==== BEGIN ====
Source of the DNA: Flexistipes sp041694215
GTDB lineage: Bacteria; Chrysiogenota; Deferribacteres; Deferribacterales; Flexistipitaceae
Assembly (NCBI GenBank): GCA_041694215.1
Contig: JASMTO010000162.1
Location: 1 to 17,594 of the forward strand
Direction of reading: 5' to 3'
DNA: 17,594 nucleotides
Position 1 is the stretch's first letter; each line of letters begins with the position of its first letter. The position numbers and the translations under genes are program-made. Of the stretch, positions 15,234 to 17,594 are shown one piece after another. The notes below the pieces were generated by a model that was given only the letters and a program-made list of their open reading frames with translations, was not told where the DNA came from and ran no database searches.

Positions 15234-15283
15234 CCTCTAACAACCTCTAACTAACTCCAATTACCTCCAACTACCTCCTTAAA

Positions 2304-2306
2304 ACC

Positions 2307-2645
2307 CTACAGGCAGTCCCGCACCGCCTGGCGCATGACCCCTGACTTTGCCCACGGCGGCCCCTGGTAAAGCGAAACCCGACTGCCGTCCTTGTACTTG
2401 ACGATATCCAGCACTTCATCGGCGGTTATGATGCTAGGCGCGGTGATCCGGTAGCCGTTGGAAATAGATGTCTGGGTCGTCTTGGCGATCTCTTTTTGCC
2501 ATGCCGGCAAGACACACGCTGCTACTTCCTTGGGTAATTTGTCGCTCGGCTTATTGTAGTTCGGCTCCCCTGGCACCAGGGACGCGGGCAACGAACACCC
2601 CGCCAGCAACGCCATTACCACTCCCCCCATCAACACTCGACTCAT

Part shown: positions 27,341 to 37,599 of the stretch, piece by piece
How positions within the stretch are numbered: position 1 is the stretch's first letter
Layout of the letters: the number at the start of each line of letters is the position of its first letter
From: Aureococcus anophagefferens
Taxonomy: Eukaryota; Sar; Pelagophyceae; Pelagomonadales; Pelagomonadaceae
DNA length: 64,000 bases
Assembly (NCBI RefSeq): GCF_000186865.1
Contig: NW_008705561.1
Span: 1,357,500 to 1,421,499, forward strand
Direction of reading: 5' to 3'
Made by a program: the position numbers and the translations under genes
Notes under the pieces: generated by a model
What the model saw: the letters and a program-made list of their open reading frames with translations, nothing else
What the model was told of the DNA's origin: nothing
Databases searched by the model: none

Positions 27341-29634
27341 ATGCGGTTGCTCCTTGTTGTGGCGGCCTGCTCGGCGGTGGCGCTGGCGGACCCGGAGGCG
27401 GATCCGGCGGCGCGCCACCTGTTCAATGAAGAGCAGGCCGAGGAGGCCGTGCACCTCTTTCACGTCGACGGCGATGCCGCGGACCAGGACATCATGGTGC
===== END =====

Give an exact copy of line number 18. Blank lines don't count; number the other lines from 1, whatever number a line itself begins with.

Part shown: positions 27,341 to 37,599 of the stretch, piece by piece